We came in 9th and 10th (although at the final vetting they said 8th and 9th) and were 7th and 8th (or 6th and 7th?) in the Best Condition. There were about 30 odd people in the 25 and I think there were several pulls. I have to say I was busy looking at my vet card and BC card at that point and didn’t really pay attention.

Now the boys get a few days off to eat. Ari is all for that, but Galen was running laps an hour after we got home.


For more blogging from Monica and photos, go to :

Monday, April 20, 2009

Another Gorgeous Day in Seattle!

It's about 65 degrees now, with no end in sight. Ahhh....spring! Wish I had more oomph though. Working swing shift all weekend sure takes it out of me. Anyway, I'm sitting here writing instead of being outside, which really shows my level of energy.

We're getting ready for our first ride this coming weekend, the Milwaukee Railroad Ride. This will be our first of the year and Monica Bretherton and Ari's first ever! Ari did do an organized trail ride a few years back with my daughter, Callie, but nothing organized since. I'm hoping they both are competely hooked (yes, there is a selfish reason - that way I have a riding partner!)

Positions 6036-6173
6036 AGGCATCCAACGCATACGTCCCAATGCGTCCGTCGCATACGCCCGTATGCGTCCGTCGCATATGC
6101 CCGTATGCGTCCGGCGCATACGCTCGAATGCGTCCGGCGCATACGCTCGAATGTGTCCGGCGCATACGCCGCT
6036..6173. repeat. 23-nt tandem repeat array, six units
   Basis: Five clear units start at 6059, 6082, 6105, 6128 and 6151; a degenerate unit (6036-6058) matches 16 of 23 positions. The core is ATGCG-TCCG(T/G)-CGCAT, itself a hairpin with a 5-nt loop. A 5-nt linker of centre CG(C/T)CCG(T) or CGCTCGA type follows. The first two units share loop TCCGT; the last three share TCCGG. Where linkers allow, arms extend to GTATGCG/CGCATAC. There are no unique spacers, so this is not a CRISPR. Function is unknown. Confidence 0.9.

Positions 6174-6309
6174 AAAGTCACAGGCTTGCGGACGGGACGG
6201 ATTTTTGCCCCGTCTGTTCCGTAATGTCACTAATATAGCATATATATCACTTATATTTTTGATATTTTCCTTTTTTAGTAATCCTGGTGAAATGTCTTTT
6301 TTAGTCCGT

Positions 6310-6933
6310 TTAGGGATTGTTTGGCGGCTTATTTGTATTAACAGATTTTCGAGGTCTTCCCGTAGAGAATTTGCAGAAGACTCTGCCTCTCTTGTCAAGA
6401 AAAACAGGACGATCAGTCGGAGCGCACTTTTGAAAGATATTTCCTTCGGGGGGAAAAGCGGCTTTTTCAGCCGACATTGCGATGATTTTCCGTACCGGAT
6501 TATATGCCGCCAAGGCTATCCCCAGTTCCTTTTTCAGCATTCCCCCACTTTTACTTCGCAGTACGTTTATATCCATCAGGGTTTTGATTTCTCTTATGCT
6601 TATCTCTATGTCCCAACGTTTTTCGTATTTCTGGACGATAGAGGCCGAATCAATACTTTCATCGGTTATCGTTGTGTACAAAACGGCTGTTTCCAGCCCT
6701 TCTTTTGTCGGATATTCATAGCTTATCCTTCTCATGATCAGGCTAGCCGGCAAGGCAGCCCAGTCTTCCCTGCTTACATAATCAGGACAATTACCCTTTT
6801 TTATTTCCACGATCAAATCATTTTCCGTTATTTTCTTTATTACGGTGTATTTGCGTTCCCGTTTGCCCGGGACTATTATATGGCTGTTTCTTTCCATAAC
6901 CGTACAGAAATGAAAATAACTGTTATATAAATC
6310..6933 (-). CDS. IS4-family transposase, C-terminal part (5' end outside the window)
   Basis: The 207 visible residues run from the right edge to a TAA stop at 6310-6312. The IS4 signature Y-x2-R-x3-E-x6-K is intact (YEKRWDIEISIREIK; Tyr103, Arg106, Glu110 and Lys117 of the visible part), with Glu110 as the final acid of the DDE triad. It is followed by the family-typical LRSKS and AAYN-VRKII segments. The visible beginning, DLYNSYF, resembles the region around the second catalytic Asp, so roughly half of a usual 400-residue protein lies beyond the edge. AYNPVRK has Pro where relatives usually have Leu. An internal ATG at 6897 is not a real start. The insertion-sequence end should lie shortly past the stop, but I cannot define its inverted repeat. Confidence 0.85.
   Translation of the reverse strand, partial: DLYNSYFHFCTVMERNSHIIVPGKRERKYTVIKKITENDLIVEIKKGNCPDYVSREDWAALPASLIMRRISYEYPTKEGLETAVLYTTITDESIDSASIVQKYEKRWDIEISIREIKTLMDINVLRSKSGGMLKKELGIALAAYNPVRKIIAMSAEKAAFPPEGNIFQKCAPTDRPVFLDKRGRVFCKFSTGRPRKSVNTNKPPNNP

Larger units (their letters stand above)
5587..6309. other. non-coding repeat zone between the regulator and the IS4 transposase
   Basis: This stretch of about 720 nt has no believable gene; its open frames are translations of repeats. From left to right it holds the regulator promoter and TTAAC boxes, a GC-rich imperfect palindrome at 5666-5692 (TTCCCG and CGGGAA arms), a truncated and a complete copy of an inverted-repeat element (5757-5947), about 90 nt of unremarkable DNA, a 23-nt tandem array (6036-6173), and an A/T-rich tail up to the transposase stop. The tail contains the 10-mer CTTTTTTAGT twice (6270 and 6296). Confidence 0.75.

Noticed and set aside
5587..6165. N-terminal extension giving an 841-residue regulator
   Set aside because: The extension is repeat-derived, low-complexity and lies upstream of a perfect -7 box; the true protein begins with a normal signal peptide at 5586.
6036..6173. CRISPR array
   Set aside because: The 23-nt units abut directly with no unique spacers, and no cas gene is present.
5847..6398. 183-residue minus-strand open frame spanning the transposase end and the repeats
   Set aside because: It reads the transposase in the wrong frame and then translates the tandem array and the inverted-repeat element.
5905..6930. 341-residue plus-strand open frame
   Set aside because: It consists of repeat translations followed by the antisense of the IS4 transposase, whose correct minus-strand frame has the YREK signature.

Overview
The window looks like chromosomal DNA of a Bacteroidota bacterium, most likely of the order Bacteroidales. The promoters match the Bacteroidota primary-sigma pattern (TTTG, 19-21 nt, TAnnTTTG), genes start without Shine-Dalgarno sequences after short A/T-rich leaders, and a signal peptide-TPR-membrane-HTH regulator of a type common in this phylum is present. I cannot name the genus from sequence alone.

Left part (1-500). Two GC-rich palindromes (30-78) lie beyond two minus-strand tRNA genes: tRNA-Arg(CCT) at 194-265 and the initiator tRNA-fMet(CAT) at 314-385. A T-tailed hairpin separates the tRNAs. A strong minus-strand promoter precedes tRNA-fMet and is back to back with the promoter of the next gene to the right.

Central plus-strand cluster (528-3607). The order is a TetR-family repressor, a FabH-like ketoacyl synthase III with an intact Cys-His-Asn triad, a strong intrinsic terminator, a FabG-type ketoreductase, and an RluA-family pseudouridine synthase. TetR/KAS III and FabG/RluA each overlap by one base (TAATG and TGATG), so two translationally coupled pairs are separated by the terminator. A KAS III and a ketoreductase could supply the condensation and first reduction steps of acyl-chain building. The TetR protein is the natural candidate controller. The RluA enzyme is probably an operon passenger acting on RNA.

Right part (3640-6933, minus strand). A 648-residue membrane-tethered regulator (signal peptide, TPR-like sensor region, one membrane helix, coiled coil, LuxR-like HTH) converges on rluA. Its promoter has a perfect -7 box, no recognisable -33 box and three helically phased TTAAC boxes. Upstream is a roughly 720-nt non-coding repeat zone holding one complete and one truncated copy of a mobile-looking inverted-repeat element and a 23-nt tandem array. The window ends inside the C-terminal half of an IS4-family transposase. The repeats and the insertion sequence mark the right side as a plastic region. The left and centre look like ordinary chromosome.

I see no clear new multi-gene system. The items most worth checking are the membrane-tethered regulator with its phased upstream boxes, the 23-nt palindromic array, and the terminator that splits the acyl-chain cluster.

I did my 5th ride on Alav yesterday. She really is amazing. We walked and trotted on the lunge and then I had my ground person, Kay, let me off. Alav acted like she's had a zillion rides. No big deal. I think she is going to be a very special horse. She is sort of for sale...but every ride I put on her, I think, hmmm.... I'm hoping to get another ride or two in this week, but we'll see. Between pasture and farm maintenance and getting ready for the ride, that might be pushing it.

Well, my coffee is helping a little bit, so I think I'll head out and see what I can accomplish today!


Wednesday, April 8, 2009

Spring seems to be here...maybe.